NOTE 95-1




S-Parameter Techniques for Faster, More Accurate Network Design

ABSTRACT. Richard W, Anderson describes s·parameters and jlowgmphs and then relates them to more familiar concepts slIch as transducer power gain and voltage gain. He takes swept·frequency data obtained with a network analyzer and uses it to design amplifiers, He shows how to calculate the error caused by assuming the transistor is unilateral. Both narrow band and broad band amplifier designs are discussed, Stability criteria are also considered, This article originally appeared in the February 1967 issue of the Hewlett-Packard [ournal.

represent the excitation of the network (independent variables), and the remaining two represent the response of the network to the excitation (dependent variables). If the network of Fig. 1 is excited by voltage sources VIand V 2, the network currents II and I~ will be related by the following equations (assuming the network behaves linearly): 11 I~ = Y21VI + Y~2V2

= YIlVI + YI2V


(1) (2)

T IN EAR NETWORKS, OR NONLINEAR NETWORKS operating .I.....J with signals sufficiently small to cause the networks to
respond in a linear manner, can be completely characterized by parameters measured at the network terminals (ports) without regard to the contents of the networks. Once the parameters of a network have been determined, its behavior in any external environment can be predicted, again without regard to the specific contents of the network. S-parameters are being used more and more in microwave design because they are easier to measure and work with at high frequencies than other kinds of parameters, They are conceptually simple, analytically convenient, and capable of providing a surprising degree of insight into a measurement or design problem. For these reasons, manufacturers of high-frequency transistors and other solid-state devices are finding it more meaningful to specify their products in terms of s-pararneters than in any other way. How s-parameters can simplify microwave design problems, and how a designer can best take advantage of their abilities, are described in this article,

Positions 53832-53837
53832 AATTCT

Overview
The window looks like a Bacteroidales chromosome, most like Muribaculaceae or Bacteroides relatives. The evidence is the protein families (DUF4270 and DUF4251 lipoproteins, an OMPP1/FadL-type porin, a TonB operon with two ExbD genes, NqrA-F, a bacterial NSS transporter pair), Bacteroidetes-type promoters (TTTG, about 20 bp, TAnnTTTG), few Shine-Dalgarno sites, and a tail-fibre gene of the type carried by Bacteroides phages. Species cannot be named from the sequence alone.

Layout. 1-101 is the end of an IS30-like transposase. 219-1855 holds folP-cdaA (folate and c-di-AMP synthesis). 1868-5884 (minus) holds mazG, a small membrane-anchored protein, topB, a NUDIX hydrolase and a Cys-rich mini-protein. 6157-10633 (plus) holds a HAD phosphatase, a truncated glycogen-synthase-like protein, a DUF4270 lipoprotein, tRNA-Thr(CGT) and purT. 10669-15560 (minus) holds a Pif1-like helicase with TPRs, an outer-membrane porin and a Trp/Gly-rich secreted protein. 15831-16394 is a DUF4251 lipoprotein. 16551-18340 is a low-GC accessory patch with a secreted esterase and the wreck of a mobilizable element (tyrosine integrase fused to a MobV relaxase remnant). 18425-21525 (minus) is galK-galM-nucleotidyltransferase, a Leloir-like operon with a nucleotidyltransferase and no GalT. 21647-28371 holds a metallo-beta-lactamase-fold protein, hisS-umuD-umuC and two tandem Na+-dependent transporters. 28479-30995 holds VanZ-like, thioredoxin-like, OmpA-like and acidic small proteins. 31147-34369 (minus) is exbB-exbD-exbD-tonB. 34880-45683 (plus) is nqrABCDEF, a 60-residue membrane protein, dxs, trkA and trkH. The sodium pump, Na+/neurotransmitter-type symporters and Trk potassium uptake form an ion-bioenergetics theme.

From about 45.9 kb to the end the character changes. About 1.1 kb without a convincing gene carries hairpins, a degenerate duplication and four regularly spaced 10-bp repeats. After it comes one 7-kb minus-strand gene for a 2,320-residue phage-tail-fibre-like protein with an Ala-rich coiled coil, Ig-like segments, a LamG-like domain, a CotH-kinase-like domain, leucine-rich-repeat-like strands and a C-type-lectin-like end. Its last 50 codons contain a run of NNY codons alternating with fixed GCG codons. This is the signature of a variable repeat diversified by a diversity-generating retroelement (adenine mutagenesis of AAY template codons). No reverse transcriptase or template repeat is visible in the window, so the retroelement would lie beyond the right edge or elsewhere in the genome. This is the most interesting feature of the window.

Two-Port Network Theory

In this case, with port voltages selected as independent variables and port currents taken as dependent variables, the relating parameters are called short-circuit admittance parameters, or y-parameters, In the absence of additional information, four measurements are required to determine the four parameters Ylll Y21, Y12, and Yn. Each measurement is made with one port of the network excited by a voltage source while the other port is short circuited, For example, y,w the forward transadrnittance, is the ratio of the current at port 2 to the voltage at port 1 with port 2 short circuited as shown in equation 3, = VI V2 = 0 (output short circuited)




If other independent and dependent variables had been chosen, the network would have been described, as before, by two linear equations similar to equations 1 and 2, except that the variables and the parameters describing their relationships would be different. However, all parameter sets contain the same information about a network, and it is always possible to calculate any set in terms of any other set.

Although a network may have any number of ports, network parameters can be explained most easily by considering a network with only two ports, an input port and an output port, like the network shown in Fig, 1. To characterize the performance of such a network, any of several parameter sets can be used, each of which has certain advantages, ach parameter set is related to a. set of four variables associated with the two-port model. Two of these variables

I~ --0

Port 1


Port 2

Fl.!:! .. 1. a,'lIffr!11 twO·p0l'/fletwork,